Buying any piece of equipment is a big deal. It is easy to get lost in the sea of new equipment and what you feel you might need on your next shoot. So using the Atomos Ninja Blade as a case study, here are the things I am always looking for when buying new gear:
– Do I need it on a majority of my jobs?
– Can I use it for more than one thing (not always possible but nice when it happens)?
– Does it have the flexibility to work with different cameras/ workflows?
Today I am using the Atomos Ninja Blade as my case study for evaluating a piece of equipment you might be looking at to buy.
Will I use the Atomos Ninja Blade on a majority of my jobs?
Do you need an external recorder for a majority of your jobs? In my case, I don’t need an external recorder for a majority of my jobs. Some clients don’t want the larger Prores files and others are not equipped to deal with SSD drives in their workflow.
With the above said, the number of jobs I am getting requests for the external recorders are growing. So I do take that into consideration. So on this particular point I am calling it even.
Can I use the Ninja Blade for more than just an external recorder?
– External recorder
– Real time backup
– External monitor
– Color accuracy and waveform device
I start with the use as an external recorder. That is nice. If you are shooting with a DSLR, you are generally recording to a single CF or SD card. This means if there are any issues with the card then you are just out of luck.
When I shoot the C300 I use the dual CF slots to record to two cards at the same time to make sure I have a real time backup.
The Atomos Ninja Blade allows you to record externally while at the same time recording directly to your camera's internal cards as abackup. If something happens with your Atomos device then you still have the video files on the internal camera cards.
Just note you do lose the Prores and higher bit rate recordings and are back dealing with whatever video files are created by the camera directly. I’ll take that over lost footage any day.
For most of my jobs, I use an external monitor. I do like my 7” monitors but for most applications a 5” monitor is more than fine for many of my needs. So if you are on a budget and buying a monitor, why not buy an external recorder and give yourself added features to your monitor that you can make more money with. Sounds good to me.
Color accuracy in an external monitor is critical. One of the biggest problems on set is when people are looking at monitors and they are not properly balanced. The blacks may be crushed too much or the saturation might be set too high. Until recently it was very difficult to color calibrate an external monitor (there have been great tools to calibrate your laptop or studio monitors but not field monitors).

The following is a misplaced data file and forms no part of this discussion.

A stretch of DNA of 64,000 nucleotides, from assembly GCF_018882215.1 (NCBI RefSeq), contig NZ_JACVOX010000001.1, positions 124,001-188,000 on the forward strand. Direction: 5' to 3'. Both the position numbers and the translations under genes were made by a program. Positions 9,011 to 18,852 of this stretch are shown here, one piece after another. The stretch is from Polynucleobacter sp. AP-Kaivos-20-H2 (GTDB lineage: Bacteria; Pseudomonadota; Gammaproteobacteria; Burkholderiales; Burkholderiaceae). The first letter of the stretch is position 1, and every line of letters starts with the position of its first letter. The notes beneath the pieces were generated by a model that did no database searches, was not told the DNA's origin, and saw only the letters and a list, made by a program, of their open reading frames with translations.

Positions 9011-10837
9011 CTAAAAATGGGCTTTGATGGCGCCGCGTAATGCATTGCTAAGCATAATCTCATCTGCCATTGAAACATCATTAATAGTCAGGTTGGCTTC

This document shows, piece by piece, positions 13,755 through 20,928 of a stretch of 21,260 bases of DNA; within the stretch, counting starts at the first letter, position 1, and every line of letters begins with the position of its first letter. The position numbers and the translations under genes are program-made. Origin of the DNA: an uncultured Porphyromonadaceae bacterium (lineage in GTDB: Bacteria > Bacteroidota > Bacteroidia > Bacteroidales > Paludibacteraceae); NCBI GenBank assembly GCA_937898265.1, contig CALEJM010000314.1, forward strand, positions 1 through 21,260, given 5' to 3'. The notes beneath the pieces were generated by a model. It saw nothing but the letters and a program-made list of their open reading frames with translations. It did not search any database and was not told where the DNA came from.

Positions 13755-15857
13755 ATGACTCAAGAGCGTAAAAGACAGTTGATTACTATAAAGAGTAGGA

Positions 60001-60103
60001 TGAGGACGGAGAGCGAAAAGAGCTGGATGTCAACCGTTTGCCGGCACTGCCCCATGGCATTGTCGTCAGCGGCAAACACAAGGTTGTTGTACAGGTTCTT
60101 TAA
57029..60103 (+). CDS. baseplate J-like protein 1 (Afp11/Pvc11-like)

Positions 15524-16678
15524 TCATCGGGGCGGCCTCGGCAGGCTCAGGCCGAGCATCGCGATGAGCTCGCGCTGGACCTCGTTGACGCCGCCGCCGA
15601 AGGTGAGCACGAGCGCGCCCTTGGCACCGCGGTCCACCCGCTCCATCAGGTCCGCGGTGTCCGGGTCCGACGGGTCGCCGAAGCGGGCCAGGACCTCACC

Datacolor has a new device that allows you to color calibrate your stand alone external monitors. If you choose to buy an Atomos device they are currently the only manufacturer to be integrated for optimizing the color calibration of the devices. This means an easier time and a more accurate end result than some other leading monitors.
Additionally the Atomos has built in signal test tools. A full waveform monitor, RGB parade display, luma overlay, vectorscope with zoomand test pattern gererator for signal calibration. Also, you get focus peaking with multiple levels and colors for ease of use, false color in two modes, zebra 0-100% fully adjustable and blue-only for that quick exposure check! These are essential tools to help you capture the perfect images everytime.
Finally, my test of does the device have the flexibility to work with a multitude of cameras? In the case of the Ninja Blade (or the older Ninja 2) to some extent it does meet my requirement. Any camera that has an HDMI out signal can be used with these devices. So in that case it passes.
Let me just note however, many of my jobs are now swinging between the DSLR world and with cameras that have SD-SDI video outputs. That means if I buy a device that is HDMI only (the Atomos Ninja Blade and the Ninja 2 both are HDMI only units), then I need to buy an SD-SDI unit (Atomos Samurai Blade) to be able to useon both types of sets. This is an extra cost I would prefer not to incure. If you too work on both HDMI and SDI sets then consider investing in their soon to be released Atomos Shogun.
That will save you a couple hundred bucks over buying two units and the Atomos Shogun will have a 7” screen, be true 1920×1080 display and will be 4K compatible.
I hope looking at the Atomos Ninja Blade has helped you think more about your gear and how you can extend its life to save you $ long term.
(cover photo credit: snap from Atomos)